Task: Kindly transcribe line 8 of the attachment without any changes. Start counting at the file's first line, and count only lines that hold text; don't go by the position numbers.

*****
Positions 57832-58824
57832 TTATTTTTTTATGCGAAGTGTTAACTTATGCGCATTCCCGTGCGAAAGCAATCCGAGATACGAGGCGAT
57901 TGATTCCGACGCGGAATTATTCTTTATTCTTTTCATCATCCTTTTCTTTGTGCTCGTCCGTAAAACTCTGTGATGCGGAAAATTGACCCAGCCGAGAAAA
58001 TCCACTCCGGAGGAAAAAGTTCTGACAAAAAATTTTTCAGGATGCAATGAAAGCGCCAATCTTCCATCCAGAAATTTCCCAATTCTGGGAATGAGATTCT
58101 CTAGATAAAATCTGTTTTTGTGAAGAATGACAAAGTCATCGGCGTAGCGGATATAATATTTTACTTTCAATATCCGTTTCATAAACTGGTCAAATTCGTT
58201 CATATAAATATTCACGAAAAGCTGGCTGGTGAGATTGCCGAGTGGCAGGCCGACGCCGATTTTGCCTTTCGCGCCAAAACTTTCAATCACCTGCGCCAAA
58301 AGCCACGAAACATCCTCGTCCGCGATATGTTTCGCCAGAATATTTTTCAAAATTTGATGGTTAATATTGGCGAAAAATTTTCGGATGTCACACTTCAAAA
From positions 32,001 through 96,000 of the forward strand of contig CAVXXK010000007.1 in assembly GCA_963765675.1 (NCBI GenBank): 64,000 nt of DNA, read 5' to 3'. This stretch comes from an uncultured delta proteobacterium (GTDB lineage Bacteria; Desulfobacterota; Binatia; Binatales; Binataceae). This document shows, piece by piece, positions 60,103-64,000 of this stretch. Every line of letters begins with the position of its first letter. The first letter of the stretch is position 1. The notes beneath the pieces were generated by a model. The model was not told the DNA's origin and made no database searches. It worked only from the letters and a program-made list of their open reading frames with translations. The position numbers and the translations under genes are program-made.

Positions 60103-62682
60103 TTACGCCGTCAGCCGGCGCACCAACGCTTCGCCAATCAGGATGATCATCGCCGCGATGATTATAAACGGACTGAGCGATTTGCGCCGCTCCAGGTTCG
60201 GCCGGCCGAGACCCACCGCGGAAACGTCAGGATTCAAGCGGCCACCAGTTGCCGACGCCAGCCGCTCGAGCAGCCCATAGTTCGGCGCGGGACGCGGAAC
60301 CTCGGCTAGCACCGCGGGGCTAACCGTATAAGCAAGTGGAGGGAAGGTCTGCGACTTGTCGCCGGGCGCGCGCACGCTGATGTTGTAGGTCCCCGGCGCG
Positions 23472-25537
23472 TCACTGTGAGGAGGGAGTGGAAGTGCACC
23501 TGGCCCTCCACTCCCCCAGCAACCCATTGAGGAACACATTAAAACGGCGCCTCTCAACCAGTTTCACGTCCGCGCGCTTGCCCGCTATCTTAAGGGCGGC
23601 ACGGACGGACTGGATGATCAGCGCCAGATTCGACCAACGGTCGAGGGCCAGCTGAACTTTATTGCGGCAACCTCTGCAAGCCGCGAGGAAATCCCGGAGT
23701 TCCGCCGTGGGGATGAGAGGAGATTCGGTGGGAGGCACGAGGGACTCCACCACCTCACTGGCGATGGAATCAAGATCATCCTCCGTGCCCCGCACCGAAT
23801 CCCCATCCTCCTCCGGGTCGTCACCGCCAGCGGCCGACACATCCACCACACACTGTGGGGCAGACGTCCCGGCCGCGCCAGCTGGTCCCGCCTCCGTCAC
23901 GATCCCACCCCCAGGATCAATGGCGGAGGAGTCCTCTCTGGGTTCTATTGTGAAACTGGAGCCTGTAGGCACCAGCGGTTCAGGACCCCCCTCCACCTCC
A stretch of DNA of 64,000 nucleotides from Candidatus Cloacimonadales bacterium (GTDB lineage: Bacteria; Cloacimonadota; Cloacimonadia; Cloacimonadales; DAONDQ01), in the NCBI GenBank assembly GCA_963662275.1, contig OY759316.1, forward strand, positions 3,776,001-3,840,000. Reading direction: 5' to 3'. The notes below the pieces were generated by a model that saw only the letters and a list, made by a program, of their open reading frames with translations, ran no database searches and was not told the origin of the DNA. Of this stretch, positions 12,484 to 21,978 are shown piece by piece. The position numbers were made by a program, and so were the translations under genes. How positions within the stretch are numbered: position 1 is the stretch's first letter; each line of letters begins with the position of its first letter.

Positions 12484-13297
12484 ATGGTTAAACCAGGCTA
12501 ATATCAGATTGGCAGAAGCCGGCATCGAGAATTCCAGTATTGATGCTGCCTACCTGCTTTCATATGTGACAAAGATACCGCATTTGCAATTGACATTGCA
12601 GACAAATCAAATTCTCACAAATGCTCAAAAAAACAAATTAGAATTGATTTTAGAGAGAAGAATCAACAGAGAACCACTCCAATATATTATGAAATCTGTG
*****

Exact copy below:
From positions 32,001 through 96,000 of the forward strand of contig CAVXXK010000007.1 in assembly GCA_963765675.1 (NCBI GenBank): 64,000 nt of DNA, read 5' to 3'. This stretch comes from an uncultured delta proteobacterium (GTDB lineage Bacteria; Desulfobacterota; Binatia; Binatales; Binataceae). This document shows, piece by piece, positions 60,103-64,000 of this stretch. Every line of letters begins with the position of its first letter. The first letter of the stretch is position 1. The notes beneath the pieces were generated by a model. The model was not told the DNA's origin and made no database searches. It worked only from the letters and a program-made list of their open reading frames with translations. The position numbers and the translations under genes are program-made.